I have a long torso.  Like a dog, I am taller when sitting down, so I added 3 inches to the waist length all around (so on the front pattern piece above, the 16 ½ measurement is moved to 19½ and then the shaping is put in as usual.  I don’t know if that’s the right thing to do but it seemed to work).

Width-wise, I was lucky in that the pattern seemed to be made for a 34”(ish) chest so I planned to take slightly deeper tucks in the back panel than the pattern suggested to bring it a little closer to my size.

So I cut everything out.

All the pattern pieces (except the collar.  Because there was no pattern for that.  Scunners.)

All the pattern pieces (except the collar. Because there was no pattern for that. Scunners.)

And then cut the pieces out of scrap canvas.  And then I basted.  And basted.

And tried it on.

That’s when I learned THE SECOND THING.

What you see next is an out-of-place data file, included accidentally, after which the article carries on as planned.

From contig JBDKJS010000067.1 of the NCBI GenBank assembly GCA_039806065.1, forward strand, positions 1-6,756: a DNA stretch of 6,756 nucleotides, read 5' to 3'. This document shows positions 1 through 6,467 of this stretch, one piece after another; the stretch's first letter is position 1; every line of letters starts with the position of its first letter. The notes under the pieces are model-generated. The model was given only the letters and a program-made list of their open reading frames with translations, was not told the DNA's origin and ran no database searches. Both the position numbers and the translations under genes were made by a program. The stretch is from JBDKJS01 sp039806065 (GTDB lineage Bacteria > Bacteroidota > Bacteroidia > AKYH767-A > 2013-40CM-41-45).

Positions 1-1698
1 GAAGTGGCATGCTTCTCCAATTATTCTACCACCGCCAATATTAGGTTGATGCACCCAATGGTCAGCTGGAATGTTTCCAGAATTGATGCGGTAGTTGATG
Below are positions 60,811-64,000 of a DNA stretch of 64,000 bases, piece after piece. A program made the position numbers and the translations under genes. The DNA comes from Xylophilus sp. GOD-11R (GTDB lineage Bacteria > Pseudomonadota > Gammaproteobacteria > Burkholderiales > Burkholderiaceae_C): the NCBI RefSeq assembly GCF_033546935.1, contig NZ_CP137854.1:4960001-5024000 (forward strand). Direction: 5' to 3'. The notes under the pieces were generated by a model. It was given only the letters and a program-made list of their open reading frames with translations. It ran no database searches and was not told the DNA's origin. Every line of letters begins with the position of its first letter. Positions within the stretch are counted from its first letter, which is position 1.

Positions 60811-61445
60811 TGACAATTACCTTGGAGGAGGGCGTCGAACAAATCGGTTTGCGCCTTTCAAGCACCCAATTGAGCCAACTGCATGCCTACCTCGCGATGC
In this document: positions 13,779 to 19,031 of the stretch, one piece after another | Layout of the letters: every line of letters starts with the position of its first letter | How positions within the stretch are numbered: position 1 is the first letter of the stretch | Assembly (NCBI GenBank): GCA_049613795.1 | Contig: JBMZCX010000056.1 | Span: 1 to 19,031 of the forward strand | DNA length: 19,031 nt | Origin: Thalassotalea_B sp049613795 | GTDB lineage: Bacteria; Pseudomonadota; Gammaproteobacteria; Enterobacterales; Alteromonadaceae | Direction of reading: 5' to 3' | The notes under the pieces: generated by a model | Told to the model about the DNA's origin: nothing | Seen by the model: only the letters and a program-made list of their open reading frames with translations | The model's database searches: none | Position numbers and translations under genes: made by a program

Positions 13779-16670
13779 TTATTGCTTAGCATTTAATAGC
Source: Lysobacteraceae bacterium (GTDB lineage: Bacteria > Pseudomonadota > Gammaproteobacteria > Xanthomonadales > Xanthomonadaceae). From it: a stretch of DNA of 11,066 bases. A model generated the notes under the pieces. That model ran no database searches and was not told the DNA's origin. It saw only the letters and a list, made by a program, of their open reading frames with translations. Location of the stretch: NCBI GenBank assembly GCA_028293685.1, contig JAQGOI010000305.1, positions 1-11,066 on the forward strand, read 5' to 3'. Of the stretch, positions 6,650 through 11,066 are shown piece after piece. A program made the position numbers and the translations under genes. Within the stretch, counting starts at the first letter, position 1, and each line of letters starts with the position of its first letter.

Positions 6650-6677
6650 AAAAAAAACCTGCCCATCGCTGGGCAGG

The second thing I learned is that Victorian ladies had tiny arms.  Like T-Rex tiny.

Either that or I have arms like a spider-monkey.

Maybe it’s a bit of both.

So the sleeves had to be adjusted.

And the armscyes.

And the shoulders.

The shoulder was a joke…it just slumped off the sides like a bad cat.

So back to the drawing board and the cutting table.

And I consulted with the hallowed oracle….Vogue’s book of Smart Dressmaking from 1936.

Vogue's Book of Smart Dressmaking (1936)

Vogue’s Book of Smart Dressmaking (1936)

The book is brilliant – it has everything an amateur like me needs, including very prim advice about ‘developed’ figures.

I’m sure the author didn’t mean ‘developed’ in the sense of ‘more highly evolved’ but that’s what I’m taking it as.  I have much more developed arms than the Victorian lady who wore this jacket.

Using their handy guide to fixing dodgy sleeves

I did a combination of 1 and 5…

Cut the sleeves horizontally to add length

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And cut the sleeves vertically to add width.

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I re-cut, re-basted and did a second fit on the left-hand side of the jacket.  I wanted to leave the right side as it was at the first fit so I could compare and if worse came to worst, go back a few steps.